Bitterne Park - from 1284 (part 2)

Cobden Free BridgeRead the second instalment of Jim Brown's history of Bitterne Park: Bitterne Park Estate is created and Cobden Bridge is opened....


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Towards the end of the 19th century, apart from the above large estates, the only other habitations in the immediate area were Bitterne Manor Farm to the north, close to Woodmill, and a few scattered cottages and brickfields to the east, beyond which was Benhams Farm. It is assumed that Bitterne Manor Farm was, in fact, the ‘home farm’ providing produce for the Manor House.

The area alongside the River Itchen, opposite St Denys, would therefore have presented a tranquil rural scene to those on the opposite bank, who would only have had fields and copses in view. However, this peace was rudely shattered, and the rural character of the area changed beyond recognition, when the National Liberal Land Company came upon the scene in 1882. This Company had its origins in a wide spreading movement among working people who wished to own their own home.

It purchased over 317 acres of this farmland from the Earl of Eldon for £26,415, with fields that stretched from Bitterne Station to Woodmill and up to Midanbury Lane. Some eight acres were reserved for a proposed cricket and lawn tennis ground and the remainder scheduled for extensive development, to be called the Bitterne Park Estate.

Manor Farm Road c.1902 with a Sunbeam Mabley, an unconventional vehicle that had a seat on each side facing in different directions. The wheels were in a diamond layout, with the front and back having offset single wheels and a wheel centrally at each side, belt driven by the exposed engine. This was single cylinder 2.75 h.p., giving a top speed of 18 m.p.h. and in 1901, when first produced, the car could be purchased for Ł130.

The Company’s advertising for the sale of freehold residential sites included the fact that ‘It has a fine gravel soil and a gradually sloping and undulating elevation from the River Itchen, which skirts and bounds the Estate on the West, to a height of 200 feet. Extensive views of the New Forest, Netley and Southampton Water are obtained towards the south.”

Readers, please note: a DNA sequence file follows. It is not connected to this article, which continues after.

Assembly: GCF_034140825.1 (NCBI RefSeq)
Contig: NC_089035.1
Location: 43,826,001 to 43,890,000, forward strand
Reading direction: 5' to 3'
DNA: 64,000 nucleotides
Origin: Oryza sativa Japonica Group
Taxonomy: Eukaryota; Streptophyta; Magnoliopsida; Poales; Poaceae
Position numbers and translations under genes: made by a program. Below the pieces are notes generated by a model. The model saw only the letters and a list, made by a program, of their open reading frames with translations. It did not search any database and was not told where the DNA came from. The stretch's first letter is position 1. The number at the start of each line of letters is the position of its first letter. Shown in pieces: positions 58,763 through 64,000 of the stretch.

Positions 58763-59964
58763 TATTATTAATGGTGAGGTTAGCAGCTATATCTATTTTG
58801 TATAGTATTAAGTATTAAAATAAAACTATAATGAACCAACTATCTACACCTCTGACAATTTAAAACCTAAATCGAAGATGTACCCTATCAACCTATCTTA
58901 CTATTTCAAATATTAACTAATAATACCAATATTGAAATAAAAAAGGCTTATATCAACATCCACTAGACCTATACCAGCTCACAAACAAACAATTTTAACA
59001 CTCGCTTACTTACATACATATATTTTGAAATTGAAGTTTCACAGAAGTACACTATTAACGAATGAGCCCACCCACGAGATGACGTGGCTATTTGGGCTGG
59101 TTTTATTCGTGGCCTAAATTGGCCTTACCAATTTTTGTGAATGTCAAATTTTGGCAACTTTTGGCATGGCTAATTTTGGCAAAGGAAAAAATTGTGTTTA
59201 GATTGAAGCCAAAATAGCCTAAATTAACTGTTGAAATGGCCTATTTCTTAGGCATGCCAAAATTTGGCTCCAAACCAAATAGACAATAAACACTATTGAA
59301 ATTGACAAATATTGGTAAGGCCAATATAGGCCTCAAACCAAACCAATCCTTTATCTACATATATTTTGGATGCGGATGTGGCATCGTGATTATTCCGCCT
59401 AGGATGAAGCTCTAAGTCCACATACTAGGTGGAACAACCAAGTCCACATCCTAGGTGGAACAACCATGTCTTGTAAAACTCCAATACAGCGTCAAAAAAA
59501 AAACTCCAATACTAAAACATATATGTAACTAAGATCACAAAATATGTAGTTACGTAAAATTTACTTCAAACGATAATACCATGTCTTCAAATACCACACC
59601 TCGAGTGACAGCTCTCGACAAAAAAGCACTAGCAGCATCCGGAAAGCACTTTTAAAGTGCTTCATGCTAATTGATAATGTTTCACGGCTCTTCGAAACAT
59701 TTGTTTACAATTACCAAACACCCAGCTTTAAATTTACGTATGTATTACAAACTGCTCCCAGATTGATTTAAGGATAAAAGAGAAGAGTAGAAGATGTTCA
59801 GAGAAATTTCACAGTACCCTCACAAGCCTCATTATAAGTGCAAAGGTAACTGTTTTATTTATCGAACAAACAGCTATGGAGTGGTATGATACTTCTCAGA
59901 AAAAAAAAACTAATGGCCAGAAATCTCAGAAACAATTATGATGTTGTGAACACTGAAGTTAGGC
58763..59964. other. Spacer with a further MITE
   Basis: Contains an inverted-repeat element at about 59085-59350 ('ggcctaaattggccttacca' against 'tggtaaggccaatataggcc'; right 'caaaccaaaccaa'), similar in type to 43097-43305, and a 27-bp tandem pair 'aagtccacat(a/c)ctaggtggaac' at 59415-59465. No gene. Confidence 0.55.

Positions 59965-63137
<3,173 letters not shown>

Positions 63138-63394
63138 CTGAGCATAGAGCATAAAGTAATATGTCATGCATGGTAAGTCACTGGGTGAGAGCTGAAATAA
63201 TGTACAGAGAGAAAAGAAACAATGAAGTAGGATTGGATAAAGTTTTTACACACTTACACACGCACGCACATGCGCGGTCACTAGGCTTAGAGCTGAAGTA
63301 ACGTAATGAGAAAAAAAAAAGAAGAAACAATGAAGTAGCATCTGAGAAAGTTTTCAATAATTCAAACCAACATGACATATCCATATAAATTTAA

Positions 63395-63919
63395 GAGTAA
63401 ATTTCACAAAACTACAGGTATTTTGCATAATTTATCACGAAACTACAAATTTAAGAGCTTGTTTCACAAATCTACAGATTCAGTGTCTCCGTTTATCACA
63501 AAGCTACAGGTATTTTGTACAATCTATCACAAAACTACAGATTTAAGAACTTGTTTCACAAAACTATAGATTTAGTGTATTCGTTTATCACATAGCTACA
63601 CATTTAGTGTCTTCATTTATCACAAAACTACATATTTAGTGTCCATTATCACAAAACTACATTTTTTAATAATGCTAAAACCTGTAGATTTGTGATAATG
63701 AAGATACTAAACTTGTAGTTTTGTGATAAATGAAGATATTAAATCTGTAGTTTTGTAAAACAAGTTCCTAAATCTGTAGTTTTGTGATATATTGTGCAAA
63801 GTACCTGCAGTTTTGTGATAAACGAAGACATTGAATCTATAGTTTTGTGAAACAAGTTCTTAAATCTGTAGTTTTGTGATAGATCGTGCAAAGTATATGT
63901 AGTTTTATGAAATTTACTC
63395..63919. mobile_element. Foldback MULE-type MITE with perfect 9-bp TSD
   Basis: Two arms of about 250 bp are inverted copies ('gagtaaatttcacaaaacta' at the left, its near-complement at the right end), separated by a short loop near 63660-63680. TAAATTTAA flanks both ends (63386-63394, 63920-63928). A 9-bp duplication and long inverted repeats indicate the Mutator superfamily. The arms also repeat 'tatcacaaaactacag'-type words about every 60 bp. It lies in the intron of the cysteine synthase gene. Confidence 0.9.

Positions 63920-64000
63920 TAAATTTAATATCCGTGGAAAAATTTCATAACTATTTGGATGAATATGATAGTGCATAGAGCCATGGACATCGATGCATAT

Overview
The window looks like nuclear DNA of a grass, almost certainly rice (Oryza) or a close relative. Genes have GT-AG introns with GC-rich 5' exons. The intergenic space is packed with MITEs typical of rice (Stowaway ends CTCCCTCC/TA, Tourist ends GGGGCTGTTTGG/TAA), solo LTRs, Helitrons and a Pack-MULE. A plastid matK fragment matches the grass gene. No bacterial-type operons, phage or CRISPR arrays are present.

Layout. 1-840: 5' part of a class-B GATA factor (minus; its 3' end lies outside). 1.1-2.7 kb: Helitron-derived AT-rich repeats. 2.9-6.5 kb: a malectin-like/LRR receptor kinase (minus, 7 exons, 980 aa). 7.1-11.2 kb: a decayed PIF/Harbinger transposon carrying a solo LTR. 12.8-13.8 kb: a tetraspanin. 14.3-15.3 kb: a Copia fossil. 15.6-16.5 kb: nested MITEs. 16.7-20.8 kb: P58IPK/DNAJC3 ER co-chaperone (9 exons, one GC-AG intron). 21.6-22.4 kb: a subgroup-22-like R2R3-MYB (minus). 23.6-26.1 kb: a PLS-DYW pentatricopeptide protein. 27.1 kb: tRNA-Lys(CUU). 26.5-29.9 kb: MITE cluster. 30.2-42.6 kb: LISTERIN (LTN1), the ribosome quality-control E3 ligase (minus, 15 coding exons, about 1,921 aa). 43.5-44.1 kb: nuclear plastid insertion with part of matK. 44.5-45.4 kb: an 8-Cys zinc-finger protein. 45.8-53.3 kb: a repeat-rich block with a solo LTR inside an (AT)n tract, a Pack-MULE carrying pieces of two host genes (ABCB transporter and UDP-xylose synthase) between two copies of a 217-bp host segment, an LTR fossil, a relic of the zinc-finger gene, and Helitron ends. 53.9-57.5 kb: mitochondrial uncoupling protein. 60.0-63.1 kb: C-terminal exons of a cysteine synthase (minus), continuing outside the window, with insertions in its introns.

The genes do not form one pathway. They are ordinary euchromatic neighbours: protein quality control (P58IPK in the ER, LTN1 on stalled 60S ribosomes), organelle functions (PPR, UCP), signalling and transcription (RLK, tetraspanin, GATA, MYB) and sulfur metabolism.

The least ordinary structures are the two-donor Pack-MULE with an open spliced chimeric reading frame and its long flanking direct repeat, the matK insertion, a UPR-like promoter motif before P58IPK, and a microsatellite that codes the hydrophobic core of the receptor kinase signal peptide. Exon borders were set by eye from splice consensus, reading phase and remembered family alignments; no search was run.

This ideal vista was greatly enhanced by something that upset the shareholders of the tolled Northam Bridge— the provision of a free bridge! This would open up the district to west Southampton and was therefore a tremendous incentive for prospective purchasers. This did not mean that the Liberal Land Company was altogether altruistic; they had political objectives in mind. The right to vote was based on property qualifications and it was anticipated that the Estate would significantly boost the Liberal vote, as indeed it did.

The original Cobden Free Bridge c.1907. It was a 500-foot iron lattice girder bridge with five spans of over 70 feet, with 28 feet width between the centres of the main girders, which were six feet deep. The main supports were cast iron cylinders seven foot in diameter, tested by running two traction engines with a combined weight of 20 tons across. The road was narrow by modern standards, only 16 feet, with six-foot pavements on either side. The old established family firm of Dyer’s Boatyard can be seen on the St Denys side of the river.

The Cobden Free Bridge, as it was called, was opened on 22 June 1883 and was crowded with a large number of dignitaries and spectators. The Chairman of the National Liberal Land Company, Professor J.E. Thorold Rogers, officially handed it over to the Mayor, Mr W.H. Davis, ‘who accepted the gift amidst loud cheers.’ Barriers were then removed and the party moved from the Southampton St Denys side of the river across to what was then the County area, where a large marquee had been erected for a luncheon.

Speeches, fully reported in great detail in the Southampton Times, placed much emphasis on the quality of the housing to be constructed on the new estate, especially the sanitation and water supply, and at a subsequent auction at the Dolphin Hotel plots of land were quickly snapped up, many of them fronting Bitterne Road for less than £100.


Cobden Bridge c.1995. By 1926 the increase in traffic on the bridge was such that a decision was taken to replace it with a new concrete one, but this took two years to complete. During this period a temporary wooden bridge was constructed alongside to provide continuity. The new bridge was officially opened on 25 October 1928 by Col. Wilfred Ashley, M.P., the Minister for Transport, and was said to have cost £45,000.



This is an extract from "The Illustrated History of Southampton's Suburbs", published by Breedon Books and available from Bitterne Local History Charity Shop for Ł14.
Reproduced here with kind permission of the author.

In the next extract, coming soon, find out about gang wars on Cobden Bridge!

Read part 1 here
Read part 3 here

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